Guardian of All Nations
Gathering the Flock
I have brought together three passions; Clay, Beadwork and Assemblage Art.
Throughout my journey to bring the three techniques together my work has grown and changed throughout the years. However I find that one thing holds true, stories evolve with each piece throughout the process.
Found object and recycled art has been an ongoing interest and passion for years. Finding new purposes for items that were once discarded or just needing some new glory, stretches the way we think of an objects purpose and looking at it in a new light keeps ones imagination alive.
I have been doing beadwork for as long as I can remember. The joy it brought me led me to open a retail bead store in 1996. I had beads from all over the world, designed ready to purchase hand crafted jewelry, assisted with design decisions, taught a full variety of beadwork classes and loved every aspect of the business. I was very happy, or so I thought...
In 2000 I enrolled in an evening pottery class to have a night doing something I wouldn't have normally done. A night to be with other women, away from business and family responsibilities. The class focused on the potters wheel. This class continued for 5 years, one evening a week.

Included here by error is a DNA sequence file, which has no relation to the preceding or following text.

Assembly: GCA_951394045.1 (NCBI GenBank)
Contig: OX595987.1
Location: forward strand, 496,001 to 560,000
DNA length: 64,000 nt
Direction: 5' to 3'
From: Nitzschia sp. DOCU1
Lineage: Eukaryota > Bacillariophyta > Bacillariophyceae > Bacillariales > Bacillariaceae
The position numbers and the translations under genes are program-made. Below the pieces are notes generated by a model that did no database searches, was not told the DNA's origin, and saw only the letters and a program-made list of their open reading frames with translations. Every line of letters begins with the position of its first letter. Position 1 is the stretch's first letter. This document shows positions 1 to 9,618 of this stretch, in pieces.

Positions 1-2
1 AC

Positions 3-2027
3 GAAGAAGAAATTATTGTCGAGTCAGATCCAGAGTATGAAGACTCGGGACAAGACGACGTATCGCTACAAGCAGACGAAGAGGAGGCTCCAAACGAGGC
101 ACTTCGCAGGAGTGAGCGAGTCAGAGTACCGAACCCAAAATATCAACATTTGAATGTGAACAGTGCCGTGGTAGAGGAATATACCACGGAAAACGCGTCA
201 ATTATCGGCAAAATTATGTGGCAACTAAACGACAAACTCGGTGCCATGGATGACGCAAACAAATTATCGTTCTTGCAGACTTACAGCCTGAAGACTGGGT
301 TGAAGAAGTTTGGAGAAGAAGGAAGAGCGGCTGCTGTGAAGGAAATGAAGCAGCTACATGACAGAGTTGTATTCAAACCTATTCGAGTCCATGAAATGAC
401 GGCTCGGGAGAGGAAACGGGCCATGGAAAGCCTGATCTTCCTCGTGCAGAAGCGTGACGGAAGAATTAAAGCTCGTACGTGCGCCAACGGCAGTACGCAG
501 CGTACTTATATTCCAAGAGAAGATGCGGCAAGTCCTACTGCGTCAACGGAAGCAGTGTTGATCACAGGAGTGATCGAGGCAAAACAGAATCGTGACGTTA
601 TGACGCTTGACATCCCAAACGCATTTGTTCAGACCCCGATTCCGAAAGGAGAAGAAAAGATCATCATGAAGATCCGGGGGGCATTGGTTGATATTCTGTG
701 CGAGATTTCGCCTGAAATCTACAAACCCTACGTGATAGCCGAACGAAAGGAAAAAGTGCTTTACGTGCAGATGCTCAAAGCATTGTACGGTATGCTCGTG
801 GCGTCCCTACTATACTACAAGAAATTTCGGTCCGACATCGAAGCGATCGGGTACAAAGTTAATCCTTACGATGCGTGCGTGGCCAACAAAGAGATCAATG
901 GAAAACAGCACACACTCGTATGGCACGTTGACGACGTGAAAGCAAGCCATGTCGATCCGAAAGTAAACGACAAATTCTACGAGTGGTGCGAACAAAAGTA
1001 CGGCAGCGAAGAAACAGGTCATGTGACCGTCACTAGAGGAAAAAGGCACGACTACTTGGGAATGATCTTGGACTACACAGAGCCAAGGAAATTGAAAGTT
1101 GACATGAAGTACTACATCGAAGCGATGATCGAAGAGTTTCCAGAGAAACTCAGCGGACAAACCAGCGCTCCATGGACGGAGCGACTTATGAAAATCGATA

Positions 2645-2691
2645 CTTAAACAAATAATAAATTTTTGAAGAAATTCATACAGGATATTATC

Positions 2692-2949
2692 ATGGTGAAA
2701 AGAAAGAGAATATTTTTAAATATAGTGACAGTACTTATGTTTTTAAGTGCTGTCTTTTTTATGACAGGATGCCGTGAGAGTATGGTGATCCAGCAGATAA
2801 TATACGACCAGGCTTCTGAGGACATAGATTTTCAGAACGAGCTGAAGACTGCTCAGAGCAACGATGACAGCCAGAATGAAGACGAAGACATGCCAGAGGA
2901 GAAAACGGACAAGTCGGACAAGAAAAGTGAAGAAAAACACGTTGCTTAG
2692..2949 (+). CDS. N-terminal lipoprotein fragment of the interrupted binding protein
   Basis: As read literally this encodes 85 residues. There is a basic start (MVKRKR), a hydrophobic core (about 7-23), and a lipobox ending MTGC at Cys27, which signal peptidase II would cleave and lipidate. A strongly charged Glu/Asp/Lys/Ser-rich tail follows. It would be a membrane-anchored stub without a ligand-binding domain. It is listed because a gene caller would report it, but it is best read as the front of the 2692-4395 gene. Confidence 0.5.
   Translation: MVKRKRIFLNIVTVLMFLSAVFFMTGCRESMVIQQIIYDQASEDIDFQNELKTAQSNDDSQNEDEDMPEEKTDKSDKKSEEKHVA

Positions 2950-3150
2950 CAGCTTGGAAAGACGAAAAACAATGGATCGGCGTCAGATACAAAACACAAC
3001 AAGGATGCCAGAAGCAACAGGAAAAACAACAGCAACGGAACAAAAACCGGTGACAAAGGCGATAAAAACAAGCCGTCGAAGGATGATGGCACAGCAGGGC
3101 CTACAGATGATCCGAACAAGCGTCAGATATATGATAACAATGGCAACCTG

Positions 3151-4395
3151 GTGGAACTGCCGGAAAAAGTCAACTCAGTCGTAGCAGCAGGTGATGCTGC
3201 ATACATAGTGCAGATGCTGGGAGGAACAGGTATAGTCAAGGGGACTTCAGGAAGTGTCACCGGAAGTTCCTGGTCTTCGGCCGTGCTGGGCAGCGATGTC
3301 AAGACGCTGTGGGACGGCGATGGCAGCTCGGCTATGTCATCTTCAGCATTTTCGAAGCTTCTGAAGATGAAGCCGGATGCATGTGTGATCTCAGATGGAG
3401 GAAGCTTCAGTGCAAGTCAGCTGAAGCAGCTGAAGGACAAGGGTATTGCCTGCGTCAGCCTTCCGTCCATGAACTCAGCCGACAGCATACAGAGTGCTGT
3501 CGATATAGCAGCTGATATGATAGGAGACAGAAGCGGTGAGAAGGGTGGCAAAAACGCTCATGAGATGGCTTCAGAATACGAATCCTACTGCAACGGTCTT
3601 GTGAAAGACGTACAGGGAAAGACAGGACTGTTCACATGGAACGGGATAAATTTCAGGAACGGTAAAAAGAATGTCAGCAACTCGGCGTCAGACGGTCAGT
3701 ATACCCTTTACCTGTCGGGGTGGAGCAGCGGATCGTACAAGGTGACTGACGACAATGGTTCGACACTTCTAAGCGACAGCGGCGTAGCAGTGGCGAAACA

Through this weekly class I took a Hand-Building workshop. It was a workshop in all types of hand building; slab construction, coil work and pinch pot techniques.
This one workshop turned my world upside down.
My world as I knew it was about to change dramatically. I closed my business.... and set out to see where this clay would take me.
The quest began, not wanting to give up any of the three (clay, beadwork or assemblage) I focused on bringing them together, and, thus is the body of my work. I use all hand-building techniques to create my figures. Assemblage is achieved with found object, recycled items, embossed metals, bead weaving techniques, beads from all corners of the planet, fiber and wire.
While my early work consisted of boxes, jars and vessels my work today is primarily figurative. I have grown to love my "Tribe of One," as I call them. They are a combination of many cultures and ethnicities, brought together as one. My multi-racial grandchildren are a great inspiration for me.
My women are all constructed by hand. Each face is done using two small pinch bowls joined together forming the head. I then manipulate the air inside to achieve the basic shape, then as each is sculpted they develop their individuality. Bodies are made with slab construction and coiling techniques. I use a stoneware cone 5 clay, cone 5/6 glazes, under-glazes and oxides. My pieces are fired in an electric kiln.
After all the clay work, glazing and firing is complete I begin the final step of dressing the figures.
I make hair wefts using horse hair, use hand embossed metals, found and repurposed objects, fiber, beads from all corners of the planet, feathers, wire and anything that I think will work with the particular piece in front of me.
My work brings me great joy and a feeling of hope. It is a never-ending journey.
I hope that you enjoy the journey along with me